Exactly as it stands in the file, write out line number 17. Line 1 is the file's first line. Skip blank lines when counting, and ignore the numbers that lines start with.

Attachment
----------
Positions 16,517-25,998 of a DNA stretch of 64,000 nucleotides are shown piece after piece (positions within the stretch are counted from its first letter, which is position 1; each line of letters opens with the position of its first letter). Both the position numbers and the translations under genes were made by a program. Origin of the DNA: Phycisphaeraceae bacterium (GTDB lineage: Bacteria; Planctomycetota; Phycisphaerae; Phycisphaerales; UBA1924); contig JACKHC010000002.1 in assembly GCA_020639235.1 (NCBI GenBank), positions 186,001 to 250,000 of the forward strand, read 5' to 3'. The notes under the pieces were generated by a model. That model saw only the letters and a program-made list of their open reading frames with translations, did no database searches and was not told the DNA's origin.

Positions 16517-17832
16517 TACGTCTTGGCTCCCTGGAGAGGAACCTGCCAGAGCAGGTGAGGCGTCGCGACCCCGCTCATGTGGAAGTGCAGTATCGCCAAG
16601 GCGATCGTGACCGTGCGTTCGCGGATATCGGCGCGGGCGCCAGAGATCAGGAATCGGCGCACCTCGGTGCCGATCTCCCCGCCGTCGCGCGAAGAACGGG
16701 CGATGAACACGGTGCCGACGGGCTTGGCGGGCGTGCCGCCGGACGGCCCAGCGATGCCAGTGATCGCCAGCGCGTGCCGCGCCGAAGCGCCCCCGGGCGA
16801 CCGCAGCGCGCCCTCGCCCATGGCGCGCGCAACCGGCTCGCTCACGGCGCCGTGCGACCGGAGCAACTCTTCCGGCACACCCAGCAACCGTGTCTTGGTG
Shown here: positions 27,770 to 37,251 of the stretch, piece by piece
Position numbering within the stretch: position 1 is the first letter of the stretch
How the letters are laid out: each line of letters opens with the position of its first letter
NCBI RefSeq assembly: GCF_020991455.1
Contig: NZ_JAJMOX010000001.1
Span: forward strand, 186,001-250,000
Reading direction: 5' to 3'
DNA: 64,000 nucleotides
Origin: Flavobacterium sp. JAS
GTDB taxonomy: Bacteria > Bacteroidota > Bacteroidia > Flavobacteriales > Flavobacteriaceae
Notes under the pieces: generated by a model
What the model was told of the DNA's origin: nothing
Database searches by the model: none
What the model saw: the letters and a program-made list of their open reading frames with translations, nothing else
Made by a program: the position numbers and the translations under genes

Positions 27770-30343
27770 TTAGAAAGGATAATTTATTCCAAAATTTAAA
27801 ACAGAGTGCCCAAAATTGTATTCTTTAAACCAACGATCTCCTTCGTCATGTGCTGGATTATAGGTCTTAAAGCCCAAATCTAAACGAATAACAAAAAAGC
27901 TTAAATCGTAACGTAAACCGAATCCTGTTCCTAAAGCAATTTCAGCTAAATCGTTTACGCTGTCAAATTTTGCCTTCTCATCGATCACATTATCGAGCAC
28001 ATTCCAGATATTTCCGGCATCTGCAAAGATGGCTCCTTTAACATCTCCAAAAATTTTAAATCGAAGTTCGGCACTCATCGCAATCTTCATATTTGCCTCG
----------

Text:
Notes under the pieces: generated by a model